It was a scene straight out of the yet to be made Grand Theft Auto: Mumbai. The last leg was on the motorway, which I hazard a guess at rickshaws not really being allowed to drive on. We criss crossed through the traffic, past cars, trucks and wagons as I tried desperately not to be thrown out of the side. At one point I thought we were going to drive underneath a huge articulated lorry to cut through to the other side.
Never have I felt so alive but so close to death at the same time.
We reached the airport turn off and he continued to rattle along at full speed. An armed security check was further along the road with a huge sign asking all traffic to stop for vehicle searches. This was not what I wanted. Stopping would quite likely mean I would miss my flight. What I wanted him to do even less though was NOT to stop and nearly give me a heart attack for fear of being fired upon. To this moment I have no idea how we didn’t get blown off the road by machine gun fire. Quite what they must have thought to have seen a rickshaw hurtling towards them with what could have only looked like a suitcase bomb on the back seat, I dread to think.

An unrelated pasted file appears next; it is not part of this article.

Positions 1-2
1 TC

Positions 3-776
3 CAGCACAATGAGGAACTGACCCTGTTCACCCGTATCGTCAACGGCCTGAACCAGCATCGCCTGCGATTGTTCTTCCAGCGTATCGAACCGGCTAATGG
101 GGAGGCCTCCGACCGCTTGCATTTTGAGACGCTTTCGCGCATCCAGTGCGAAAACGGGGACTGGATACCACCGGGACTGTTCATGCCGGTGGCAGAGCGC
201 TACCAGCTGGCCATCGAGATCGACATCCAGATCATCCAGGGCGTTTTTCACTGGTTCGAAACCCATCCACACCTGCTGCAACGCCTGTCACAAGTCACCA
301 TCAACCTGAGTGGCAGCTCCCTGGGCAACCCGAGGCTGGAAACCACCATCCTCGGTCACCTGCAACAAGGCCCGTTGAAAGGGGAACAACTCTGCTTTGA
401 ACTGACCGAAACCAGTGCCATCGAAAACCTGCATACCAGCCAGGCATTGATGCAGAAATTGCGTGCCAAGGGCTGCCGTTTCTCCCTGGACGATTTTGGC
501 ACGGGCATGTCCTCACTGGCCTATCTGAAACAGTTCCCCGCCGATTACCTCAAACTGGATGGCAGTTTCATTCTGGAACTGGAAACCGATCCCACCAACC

We reached the departures gate and he turned to me to ask for the fare. It was £2. I gave him a fiver, darted into the airport and left him to deal with the chasing police cars.